WASHINGTON D.C. — Last week, Secretary of State Hillary Clinton ordered an “extensive and thorough review” of the cultural exchange work visa program that foreign student workers, watchdog groups and the federal government say has been exploited by businesses to employ foreign workers at rates below the minimum wage.
The federal program came to sudden prominence this past August, after hundreds of guest workers — students from foreign countries on a four-month J‑1 exchange visa — walked out of a warehouse run by a Hershey’s contractor after presenting a petition to management. I wrote about how Hershey exploited the cultural exchange program to pay student guest workers dramatically less than they have to pay American workers.
A federal indictment unsealed last week, the Associated Press reported, “accuses the mafia of using the cultural exchange program to bring Eastern European women to work in New York strip clubs.”
Saket Soni, executive director of the National Guestworker Alliance (NGA), said this week that a State Department review of the program — the start and end dates of which have not been announced — is not enough.
“We need more than a review — we need action. If the State Department is serious about fixing the problems in the J‑1 program, it needs to shut down the sponsoring organizations that have deceived, exploited, and threatened J‑1 student workers, starting with Hershey’s labor recruiter CETUSA,” Soni said. “We call on Secretary Clinton to immediately suspend and revoke CETUSA’s right to issue additional J‑1 cultural exchange visas. It should do the same with every J‑1 sponsoring organization that has abused this program as a source of cheap, exploitable labor.”
After paying fees and travel costs ranging from $3,000-$6,000, Hershey guest workers were promised they would make $7.85 – 8.35 an hour, while provided with housing. In fact, they were placed into company-owned housing and were charged $395 a month for rent— nearly twice the rate of rent for Americans living in similar housing in rural central Pennsylvania, according to the National Guestworker Alliance spokesman Stephen Boykewic. After deducting rent and other fees from their paychecks, guest workers took home anywhere from $40-$140 a week.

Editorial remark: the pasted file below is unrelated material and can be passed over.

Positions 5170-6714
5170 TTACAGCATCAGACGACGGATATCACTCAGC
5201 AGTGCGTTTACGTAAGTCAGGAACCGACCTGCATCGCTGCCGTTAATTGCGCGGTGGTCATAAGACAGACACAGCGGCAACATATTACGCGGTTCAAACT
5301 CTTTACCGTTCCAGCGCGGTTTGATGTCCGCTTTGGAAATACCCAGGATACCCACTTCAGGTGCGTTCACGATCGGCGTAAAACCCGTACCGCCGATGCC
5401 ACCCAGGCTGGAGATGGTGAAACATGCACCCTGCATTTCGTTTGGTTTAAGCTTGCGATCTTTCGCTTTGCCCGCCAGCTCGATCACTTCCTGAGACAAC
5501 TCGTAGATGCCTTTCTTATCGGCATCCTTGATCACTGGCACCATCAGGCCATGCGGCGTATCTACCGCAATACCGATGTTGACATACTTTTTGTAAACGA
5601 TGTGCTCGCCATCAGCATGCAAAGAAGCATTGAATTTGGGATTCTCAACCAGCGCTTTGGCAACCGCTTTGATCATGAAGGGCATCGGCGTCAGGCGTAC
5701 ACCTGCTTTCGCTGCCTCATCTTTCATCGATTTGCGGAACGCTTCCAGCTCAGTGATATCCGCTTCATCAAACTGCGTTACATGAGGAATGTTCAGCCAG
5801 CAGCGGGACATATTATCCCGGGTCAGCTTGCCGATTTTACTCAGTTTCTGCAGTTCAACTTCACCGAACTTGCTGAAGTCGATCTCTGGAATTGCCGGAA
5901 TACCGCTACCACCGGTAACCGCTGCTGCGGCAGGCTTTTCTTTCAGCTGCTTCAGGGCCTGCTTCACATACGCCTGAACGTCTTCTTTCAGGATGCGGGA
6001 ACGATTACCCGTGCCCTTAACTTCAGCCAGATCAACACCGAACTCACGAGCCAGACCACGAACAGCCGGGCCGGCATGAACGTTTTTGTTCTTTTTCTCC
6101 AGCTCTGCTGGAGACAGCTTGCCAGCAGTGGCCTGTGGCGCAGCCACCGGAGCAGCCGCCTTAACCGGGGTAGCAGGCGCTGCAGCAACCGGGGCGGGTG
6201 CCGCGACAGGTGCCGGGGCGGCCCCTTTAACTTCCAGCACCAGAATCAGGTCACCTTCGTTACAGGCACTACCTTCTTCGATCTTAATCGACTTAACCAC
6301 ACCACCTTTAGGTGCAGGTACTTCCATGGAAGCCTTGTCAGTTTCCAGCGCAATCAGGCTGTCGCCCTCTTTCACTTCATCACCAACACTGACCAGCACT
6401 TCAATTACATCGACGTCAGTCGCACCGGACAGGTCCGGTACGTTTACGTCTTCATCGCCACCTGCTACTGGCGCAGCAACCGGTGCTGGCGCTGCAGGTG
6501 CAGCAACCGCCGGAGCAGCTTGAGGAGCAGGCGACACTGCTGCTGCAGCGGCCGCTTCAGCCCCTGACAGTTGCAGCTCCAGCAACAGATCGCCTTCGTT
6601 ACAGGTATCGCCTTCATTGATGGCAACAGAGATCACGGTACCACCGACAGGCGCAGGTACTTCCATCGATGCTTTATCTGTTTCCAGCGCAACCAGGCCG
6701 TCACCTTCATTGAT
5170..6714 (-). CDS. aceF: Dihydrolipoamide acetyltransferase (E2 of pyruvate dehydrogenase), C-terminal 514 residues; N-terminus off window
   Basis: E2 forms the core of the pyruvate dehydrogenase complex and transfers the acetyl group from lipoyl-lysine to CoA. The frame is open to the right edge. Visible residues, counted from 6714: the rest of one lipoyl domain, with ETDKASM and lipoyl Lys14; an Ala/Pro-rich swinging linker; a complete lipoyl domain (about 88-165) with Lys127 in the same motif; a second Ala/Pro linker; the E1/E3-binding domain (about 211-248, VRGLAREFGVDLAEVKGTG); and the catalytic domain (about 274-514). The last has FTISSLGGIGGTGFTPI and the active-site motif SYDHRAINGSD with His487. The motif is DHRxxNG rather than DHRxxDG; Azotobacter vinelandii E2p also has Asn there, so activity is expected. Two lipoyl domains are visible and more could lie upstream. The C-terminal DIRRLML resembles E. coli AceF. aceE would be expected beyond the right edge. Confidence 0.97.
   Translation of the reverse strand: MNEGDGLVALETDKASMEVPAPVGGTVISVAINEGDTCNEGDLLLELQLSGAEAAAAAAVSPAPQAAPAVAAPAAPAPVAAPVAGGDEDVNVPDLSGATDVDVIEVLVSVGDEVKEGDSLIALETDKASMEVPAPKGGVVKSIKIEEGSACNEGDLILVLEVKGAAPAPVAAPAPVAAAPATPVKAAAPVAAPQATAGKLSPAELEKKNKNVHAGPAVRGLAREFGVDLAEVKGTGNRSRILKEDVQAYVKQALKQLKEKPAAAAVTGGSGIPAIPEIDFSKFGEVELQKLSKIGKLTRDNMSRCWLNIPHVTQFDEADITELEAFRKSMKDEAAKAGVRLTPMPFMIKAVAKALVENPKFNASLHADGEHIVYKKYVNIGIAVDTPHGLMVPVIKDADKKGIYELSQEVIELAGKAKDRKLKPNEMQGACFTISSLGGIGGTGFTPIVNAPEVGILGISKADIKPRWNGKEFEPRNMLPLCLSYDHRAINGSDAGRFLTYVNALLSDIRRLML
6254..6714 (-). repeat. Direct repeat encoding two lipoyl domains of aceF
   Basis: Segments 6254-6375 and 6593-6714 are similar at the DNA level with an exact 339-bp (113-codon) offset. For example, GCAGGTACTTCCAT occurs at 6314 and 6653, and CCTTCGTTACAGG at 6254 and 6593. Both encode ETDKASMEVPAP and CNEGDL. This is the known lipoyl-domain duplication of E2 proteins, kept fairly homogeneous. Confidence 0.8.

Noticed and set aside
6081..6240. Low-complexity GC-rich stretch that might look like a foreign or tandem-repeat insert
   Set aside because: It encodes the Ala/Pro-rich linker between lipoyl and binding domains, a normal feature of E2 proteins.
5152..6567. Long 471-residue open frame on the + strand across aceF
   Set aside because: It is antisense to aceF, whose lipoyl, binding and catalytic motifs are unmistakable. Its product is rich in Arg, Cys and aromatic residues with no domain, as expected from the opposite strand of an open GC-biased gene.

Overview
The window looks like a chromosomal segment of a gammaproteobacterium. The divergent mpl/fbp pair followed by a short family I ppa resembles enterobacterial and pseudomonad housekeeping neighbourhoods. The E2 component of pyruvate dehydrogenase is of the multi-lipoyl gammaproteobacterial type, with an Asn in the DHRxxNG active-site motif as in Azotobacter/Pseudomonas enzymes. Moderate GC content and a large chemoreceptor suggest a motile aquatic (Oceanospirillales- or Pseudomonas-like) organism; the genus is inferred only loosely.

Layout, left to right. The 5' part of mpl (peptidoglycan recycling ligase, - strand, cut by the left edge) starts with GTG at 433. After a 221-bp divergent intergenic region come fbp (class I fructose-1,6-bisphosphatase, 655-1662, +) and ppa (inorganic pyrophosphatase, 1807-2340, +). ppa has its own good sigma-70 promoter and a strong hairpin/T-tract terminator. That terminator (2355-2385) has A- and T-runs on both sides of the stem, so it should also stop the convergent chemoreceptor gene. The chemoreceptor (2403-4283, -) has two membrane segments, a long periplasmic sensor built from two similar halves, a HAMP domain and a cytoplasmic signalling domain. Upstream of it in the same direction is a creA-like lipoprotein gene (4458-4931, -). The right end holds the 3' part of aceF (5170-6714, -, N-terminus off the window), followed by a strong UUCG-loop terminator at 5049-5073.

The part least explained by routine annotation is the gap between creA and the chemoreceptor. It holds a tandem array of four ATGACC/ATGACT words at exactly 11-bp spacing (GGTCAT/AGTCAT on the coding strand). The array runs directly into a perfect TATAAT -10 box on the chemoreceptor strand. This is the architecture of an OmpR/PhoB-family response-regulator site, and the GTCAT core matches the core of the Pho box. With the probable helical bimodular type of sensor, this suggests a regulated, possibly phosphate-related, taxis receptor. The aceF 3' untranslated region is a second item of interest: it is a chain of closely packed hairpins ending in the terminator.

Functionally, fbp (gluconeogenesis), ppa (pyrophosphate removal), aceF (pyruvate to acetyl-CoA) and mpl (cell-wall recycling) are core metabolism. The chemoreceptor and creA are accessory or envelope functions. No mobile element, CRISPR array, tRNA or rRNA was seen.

353,602 people entered the United States on a J‑1 visa in 2010, including 132,000 foreign college students who were part of the cultural exchange program, also known as the Summer Work Travel program. Although the program has long been fraught with problems, the State Department has only 13 compliance officers assigned to oversee the program.
Despite reports of abuses, the State Department has been lax to regulate the program, according to the NGA and Economic Policy Institute researcher Daniel Costa. Neither Hershey nor the recruiting company it hired to find the foreign workers who protested working and living conditions this summer have been reprimanded or punished by the U.S. government.
NGA Media Director Stephen Boykewich added that action beyond just a review by the State Department was needed urgently because recruiters are currently bringing so many workers into the United States. “J‑1s are being brought in year-round, facing exactly the same kind of deception, exploitation, and threats that the Hershey’s student workers faced,” Boykewich said. “If [the State Department] wants to show it’s serious about ending these abuses, debarring CETUSA from the J‑1 program would be a very clear first step.”
A State Department spokesperson declined to comment on the record when contacted by In These Times.
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